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View Full Version : Crocheting in the round


Michaele
02-25-2009, 08:15 AM
This is my first crocheting project. I'm trying to make a hat. I'm not really certain what to do, but what I was doing seemed to be working for a while. Basically, I chained six stitches, crocheted into the first stitch, and then pulled the yarn through that stitch (creating a new stitch; I figured this was how you increase for a new row). I did this for every stitch into the chain, and then round and round, increasing rapidly until I came to a point where there were so many stitches that I thought that I could skip a couple. The piece was starting to become uneven on the edges, kind of ruffled, so I thought it would be okay. But I'm not so sure.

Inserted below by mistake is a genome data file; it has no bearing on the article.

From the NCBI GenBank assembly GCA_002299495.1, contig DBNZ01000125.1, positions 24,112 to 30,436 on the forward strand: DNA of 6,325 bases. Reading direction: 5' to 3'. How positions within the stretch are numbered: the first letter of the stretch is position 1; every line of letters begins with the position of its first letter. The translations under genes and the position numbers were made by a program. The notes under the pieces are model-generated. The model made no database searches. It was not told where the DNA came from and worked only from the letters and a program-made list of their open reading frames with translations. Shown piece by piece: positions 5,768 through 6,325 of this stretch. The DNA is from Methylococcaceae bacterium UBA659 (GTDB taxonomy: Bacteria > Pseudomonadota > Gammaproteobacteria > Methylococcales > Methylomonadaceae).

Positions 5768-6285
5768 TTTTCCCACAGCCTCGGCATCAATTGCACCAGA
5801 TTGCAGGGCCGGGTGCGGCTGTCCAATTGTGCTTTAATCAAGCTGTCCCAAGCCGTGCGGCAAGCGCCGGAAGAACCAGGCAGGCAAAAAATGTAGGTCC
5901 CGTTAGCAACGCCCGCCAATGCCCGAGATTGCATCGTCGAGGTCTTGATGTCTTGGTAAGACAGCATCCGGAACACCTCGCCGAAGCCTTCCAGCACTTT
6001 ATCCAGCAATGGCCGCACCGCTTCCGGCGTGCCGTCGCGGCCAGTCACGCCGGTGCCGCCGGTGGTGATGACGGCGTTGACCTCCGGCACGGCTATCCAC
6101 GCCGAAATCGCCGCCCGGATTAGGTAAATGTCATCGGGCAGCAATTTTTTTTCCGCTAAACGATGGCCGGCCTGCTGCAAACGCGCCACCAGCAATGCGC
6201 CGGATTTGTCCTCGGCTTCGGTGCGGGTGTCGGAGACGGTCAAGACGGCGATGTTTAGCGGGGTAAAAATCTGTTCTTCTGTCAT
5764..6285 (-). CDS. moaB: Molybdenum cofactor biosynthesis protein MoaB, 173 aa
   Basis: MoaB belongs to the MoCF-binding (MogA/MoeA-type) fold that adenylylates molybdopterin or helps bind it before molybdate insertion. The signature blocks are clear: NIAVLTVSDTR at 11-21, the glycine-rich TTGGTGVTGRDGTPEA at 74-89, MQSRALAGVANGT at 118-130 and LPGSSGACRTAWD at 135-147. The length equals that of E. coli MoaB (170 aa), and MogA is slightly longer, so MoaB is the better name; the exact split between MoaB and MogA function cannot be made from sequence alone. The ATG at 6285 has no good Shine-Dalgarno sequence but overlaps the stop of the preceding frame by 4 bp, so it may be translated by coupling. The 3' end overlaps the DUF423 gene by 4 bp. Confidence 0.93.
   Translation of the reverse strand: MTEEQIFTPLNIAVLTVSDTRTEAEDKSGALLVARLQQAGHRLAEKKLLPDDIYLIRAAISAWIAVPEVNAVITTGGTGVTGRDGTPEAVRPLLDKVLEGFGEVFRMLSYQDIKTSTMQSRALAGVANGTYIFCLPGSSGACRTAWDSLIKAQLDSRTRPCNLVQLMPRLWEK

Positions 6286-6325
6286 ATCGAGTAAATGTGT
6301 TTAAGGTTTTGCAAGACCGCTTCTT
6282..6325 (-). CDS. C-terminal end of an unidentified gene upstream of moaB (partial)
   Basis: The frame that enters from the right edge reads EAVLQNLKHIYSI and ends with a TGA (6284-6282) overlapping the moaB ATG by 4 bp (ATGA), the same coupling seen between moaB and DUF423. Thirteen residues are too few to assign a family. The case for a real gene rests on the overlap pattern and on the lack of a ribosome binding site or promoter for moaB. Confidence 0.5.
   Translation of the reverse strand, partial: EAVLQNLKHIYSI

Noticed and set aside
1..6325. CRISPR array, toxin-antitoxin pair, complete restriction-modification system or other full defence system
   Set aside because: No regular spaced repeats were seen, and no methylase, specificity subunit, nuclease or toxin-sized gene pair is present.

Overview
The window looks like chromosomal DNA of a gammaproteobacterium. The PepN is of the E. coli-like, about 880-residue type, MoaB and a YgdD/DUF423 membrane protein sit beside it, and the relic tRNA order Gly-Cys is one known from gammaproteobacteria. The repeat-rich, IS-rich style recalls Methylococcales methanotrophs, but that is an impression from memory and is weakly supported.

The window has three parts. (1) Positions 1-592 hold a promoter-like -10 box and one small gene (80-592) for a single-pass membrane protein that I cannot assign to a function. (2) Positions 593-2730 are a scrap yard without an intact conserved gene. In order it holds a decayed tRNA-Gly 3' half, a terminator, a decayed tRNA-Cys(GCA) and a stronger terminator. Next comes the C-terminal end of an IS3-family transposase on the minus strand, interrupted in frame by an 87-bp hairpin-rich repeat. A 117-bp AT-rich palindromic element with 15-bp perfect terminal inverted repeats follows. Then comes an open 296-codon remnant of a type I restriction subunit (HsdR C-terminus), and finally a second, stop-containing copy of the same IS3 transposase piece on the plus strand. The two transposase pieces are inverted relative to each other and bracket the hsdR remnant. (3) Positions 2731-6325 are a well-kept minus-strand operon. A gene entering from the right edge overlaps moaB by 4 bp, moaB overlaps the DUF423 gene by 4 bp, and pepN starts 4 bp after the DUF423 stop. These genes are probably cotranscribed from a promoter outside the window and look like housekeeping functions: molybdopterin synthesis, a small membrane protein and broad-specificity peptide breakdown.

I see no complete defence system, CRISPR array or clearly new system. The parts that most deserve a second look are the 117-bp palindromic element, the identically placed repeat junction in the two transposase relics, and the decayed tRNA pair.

So my questions are:
Is it right for me to crochet in the round this way? Making chain stitches, crocheting into the first stitch, but instead of moving on to the next one immediately, pulling the yarn through the stitch I just made? That was the only way I figured I could increase.

When you're crocheting in the round, do you have to go through EVERY stitch?

How do you decrease when you reach the roundness you want?

sylvia
02-25-2009, 10:09 AM
now i am completely unorthodox
but this is how i was taught
let say you start with 8 stitches
in crease in all 8 stitches
put a pin were the round starts
crochet around without increasing to pin
increase in third stitch around to pin
trick is if it starts to get wavy dont increase
if edges are curling up increase every third or fourth stitch
alway do a round without increasing
keep th marker in place
this is a little hit and miss
i have made afghans to 50" around
i start every purse that i am making this way
practise
it really works
and remember no one is going to count your stitches to make sure that it is relly round
sylvia
let me know if this works for you

MGM
02-25-2009, 10:43 AM